Middle-income countries like Brazil had greater learning loss than their higher-income counterparts. Betthäuser noted that there was not enough high-quality research in low-income and developing countries to evaluate how much their students have been affected, but a separate study released this month by the World Bank estimates the pandemic has clawed back the academic progress low- and middle-income countries to 2000 levels. The World Bank study noted that in some states in India, Mexico, and Brazil, students have lost a full year of academic progress.

“The pandemic reinforced learning inequality at the global level,” Betthäuser said.

Effects could ripple into the job market

While the study did not look at higher education, Betthäuser echoed concerns by other researchers that older students will not have time to recover their lost academic ground before they’re expected to enter the workforce.

“I think this is potentially going to be a real problem for this generation that experienced the pandemic in school, and … governments have to brace for serious downstream effects,” he said.

For example, another new World Bank study, this one focusing on Poland. predicts that country may lose more than 7 percent of its 2021 gross domestic product over the working life of students in secondary school during pandemic-related school closures. That’s because the secondary students’ learning loss could result in lower lifelong earnings for those students of $15,000 per year.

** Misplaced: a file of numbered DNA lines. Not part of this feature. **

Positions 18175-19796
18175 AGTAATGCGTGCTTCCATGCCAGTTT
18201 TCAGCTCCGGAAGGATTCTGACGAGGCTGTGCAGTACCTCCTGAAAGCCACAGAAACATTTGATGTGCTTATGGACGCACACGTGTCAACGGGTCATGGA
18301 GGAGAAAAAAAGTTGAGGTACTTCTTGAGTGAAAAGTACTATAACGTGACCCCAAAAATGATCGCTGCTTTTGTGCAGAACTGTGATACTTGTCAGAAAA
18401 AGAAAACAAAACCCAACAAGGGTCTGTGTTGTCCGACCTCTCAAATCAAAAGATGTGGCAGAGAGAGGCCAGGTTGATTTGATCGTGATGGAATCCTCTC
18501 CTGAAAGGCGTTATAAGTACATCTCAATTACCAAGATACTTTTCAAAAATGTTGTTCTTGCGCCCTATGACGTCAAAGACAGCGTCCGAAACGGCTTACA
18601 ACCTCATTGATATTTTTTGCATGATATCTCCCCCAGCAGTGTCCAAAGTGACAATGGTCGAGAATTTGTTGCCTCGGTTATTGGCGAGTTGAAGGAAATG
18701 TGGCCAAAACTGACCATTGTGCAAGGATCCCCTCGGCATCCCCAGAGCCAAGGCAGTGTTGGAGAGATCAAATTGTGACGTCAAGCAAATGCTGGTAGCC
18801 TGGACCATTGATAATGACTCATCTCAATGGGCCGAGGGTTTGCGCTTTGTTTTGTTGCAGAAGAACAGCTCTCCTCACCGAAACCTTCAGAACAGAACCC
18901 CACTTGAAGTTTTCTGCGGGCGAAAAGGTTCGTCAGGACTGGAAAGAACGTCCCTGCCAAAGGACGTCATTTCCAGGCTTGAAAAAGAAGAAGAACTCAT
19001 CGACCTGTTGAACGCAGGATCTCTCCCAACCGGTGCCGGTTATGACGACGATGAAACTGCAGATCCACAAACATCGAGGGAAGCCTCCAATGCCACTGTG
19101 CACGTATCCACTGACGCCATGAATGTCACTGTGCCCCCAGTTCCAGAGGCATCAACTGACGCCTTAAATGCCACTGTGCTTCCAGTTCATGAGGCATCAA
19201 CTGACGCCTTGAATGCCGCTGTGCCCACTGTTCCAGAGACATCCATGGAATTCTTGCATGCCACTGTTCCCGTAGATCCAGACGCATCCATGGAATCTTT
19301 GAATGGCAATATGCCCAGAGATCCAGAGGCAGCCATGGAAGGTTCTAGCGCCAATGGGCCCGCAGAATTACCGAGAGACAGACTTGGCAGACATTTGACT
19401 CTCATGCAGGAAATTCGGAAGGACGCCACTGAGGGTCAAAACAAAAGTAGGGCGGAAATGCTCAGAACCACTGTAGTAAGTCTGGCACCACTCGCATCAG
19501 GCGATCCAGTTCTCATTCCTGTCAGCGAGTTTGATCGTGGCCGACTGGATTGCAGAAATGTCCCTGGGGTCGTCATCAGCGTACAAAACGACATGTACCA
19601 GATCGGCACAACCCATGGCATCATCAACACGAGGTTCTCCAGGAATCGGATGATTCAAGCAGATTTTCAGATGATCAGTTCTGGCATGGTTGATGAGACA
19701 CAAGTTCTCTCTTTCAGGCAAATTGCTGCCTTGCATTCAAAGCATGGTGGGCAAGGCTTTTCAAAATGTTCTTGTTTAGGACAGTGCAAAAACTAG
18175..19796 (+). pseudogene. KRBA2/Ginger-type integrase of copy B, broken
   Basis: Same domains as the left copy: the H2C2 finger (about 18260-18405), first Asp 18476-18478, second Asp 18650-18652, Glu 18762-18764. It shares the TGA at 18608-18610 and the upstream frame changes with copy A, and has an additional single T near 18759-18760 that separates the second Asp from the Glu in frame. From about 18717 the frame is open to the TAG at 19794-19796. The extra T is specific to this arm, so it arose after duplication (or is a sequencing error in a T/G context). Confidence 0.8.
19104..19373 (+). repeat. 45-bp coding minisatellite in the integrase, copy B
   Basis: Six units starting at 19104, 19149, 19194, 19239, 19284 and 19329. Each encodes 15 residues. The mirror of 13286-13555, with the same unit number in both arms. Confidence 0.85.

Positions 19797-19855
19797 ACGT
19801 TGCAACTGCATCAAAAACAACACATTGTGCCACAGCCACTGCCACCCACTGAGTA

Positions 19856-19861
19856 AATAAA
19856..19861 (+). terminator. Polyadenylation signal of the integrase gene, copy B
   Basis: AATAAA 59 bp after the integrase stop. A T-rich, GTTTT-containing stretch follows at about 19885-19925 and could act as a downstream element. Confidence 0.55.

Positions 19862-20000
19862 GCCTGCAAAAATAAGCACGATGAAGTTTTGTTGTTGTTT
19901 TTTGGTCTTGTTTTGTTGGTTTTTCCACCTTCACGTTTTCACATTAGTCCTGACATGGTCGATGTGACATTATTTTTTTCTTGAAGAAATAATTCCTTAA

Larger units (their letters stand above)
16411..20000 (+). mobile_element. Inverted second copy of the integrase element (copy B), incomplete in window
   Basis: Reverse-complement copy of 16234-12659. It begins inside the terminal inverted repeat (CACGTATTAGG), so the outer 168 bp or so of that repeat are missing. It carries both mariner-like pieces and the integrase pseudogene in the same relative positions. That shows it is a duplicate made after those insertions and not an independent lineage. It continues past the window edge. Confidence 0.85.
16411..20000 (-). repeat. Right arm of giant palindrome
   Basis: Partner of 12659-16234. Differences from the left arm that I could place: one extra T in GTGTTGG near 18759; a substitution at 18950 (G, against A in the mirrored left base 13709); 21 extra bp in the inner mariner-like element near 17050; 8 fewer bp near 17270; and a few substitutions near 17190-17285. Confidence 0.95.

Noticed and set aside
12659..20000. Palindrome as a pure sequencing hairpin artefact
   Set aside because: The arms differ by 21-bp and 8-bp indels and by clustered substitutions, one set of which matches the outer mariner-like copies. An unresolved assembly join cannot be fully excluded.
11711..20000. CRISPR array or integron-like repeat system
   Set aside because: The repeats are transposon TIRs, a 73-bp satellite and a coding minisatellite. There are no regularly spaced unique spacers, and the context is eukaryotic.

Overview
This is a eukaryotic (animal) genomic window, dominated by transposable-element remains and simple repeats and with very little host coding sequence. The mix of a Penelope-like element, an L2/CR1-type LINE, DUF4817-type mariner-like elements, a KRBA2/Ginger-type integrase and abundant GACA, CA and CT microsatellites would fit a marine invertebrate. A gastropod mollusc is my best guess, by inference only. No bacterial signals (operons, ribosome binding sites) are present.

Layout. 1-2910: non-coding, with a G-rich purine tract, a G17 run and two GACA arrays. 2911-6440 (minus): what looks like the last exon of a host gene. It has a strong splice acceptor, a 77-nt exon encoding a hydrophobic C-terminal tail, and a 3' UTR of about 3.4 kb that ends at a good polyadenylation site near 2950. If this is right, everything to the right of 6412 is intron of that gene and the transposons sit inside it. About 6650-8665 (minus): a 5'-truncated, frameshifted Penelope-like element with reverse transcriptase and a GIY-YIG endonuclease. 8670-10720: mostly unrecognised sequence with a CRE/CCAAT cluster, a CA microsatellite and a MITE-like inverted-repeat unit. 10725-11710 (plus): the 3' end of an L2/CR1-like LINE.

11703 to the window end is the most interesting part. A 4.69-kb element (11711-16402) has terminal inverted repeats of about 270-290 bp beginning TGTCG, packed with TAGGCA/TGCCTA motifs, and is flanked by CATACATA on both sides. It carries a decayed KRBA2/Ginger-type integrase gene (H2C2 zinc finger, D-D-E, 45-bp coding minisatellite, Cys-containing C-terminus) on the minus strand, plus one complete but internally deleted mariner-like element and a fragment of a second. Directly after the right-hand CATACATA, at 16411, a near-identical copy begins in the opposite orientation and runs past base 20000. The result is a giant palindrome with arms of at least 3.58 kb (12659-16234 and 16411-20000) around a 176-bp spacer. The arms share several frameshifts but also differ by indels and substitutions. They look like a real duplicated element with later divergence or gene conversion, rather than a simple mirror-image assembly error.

Ramping up recovery efforts

Some countries, such as Sweden and Denmark, experienced smaller overall learning deficits, but the study found this was because they had less initial learning loss rather than faster recovery. While Sweden closed very few schools during the pandemic, Denmark did have widespread school closures, and both countries had strong social safety nets for low-income children affected by the pandemic.

Prior studies have found countries with longer periods of school closures experienced bigger learning gaps. Yet Betthäuser said there has been no consensus about exactly how school closures affected global learning loss, because countries’ infrastructure for remote instruction differed widely.

The study was not able to drill down into details of countries’ learning policies, though he did say that countries where disadvantaged students had less access to the internet and other tools for virtual learning fared worse during school closures. But he also noted that children in low-income families also have faced more ongoing home and financial instability since the pandemic, as parents lost jobs or housing—all of which can increase children’s stress and make it more difficult to learn.

The study was not able to analyze global learning loss for particular student groups, such as students with disabilities or those learning their country’s dominant language as nonnative speakers.

“I’m not sure whether we are going to be able to completely catch up these learning deficits that we are seeing,” Betthäuser said. “I wouldn’t want to say that it’s a hopeless case at all. I think it’s just important that we’re honest about the size of the problem and try to match that in terms of the learning programs and support programs that have to be put into place.”